6 Principles For Improvement

School leaders are always thinking about improvement but the ‘doing’ part is the hard bit. Improvement doesn’t just happen.

Improvement has to be a research and development led process that is balanced and measured.

In their book The Teaching Gap, Stigler and Hibert (1999) propose six principles for gradual, measurable improvement. They say these must be taken seriously by anyone attempting to improve teaching.

1. Expect Improvement to Be Continual, Gradual, and Incremental

Rather than dramatic leaps, any changes will come in small steps. They say, “teaching has always evolved like other complex culturally embedded activities – slowly and incrementally.”

Accumulating small changes over time is key to school improvement.

Stigler and Hibert say that we need to take a long-term view when we design and plan our initiatives and reset our expectations.

2. Maintain a Constant Focus on Student Learning Goals

What are we in teaching for? The goal is students’ learning. This ‘basic’ can often actually get forgotten in the detail of planning improvement. Our focus should therefore be – what impact will this have on students’ learning?

Improving complex systems, such as teaching, requires a relentless focus on the bottom-line goals and a commitment to evaluate changes with respect to these goals.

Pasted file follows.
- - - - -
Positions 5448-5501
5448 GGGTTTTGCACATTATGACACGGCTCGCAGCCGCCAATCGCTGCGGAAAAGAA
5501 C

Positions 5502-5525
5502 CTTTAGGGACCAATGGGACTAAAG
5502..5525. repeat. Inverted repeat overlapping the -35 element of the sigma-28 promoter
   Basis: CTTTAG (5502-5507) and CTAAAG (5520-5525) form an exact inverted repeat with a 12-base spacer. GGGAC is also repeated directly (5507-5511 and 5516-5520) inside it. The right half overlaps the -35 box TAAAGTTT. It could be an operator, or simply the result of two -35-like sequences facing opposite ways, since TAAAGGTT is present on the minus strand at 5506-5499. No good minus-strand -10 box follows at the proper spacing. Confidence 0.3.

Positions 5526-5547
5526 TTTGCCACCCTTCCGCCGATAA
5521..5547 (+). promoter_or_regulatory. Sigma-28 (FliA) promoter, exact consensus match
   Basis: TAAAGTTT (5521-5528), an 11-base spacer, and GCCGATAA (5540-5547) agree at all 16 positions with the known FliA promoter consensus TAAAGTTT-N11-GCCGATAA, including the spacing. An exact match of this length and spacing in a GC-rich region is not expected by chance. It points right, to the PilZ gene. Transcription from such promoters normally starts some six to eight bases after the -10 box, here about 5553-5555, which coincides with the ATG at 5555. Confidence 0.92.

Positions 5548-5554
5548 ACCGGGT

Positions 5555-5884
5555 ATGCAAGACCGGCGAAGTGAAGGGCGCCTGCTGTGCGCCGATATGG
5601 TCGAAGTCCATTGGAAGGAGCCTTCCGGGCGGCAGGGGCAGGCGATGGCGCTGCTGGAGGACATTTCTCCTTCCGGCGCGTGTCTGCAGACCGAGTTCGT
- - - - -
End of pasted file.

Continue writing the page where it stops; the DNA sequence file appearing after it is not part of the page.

If we can keep our students’ interests central to what we are doing throughout then we will make improvements. If we start getting distracted by data and accountability then we have lost focus.

3. Focus on Teaching, Not Teachers

We are always looking at teachers and what a great one is supposed to look like. But what we should really be looking at instead is the teaching.

A long-term improvement in teaching depends more on the development of effective methods for teaching than getting great teachers into the system.

Teachers come and go but teaching methods persist if they are effective.

It is the scripts or methods that must be improved.

3. Make Improvements in Context

Improvements aren’t made in the university campuses and ivory towers detached from reality. Teaching will be more successful when improvements are developed in the classroom where teachers and students learn together.

What works in one context doesn’t work in another. Teaching is especially sensitive to context and new approaches have to be tried and tested.

Teaching is a system built from all the elements of the local context. If it works in Japan fine, but that doesn’t mean it will work here. Ask: what works here? what works for us?

4. Make Improvement the Work of Teachers

Teachers are the primary driving force behind any changes.

All successful attempts to improve teaching have come about through the collaboration of teachers working together to improve students’ learning.

Marshalling the efforts, experiences and expertise of teachers makes improvement happen.

Teachers are the gatekeepers of the classrooms in which teaching and learning take place.

6. Build a System That Can Learn from Its Own Experience

Teachers the world over problem solve, they try new strategies and new approaches and they develop their own understanding of what works and what doesn’t.

And that is a huge waste because we have no way to harvest this. Twitter helps spread some ideas but this is as close as we get to sharing what we know.

So much of what we know isn’t shared and is lost and new teachers are often starting from scratch.

We must build a system with a memory so we can accumulate the rich experiences and incredible insights of teachers.

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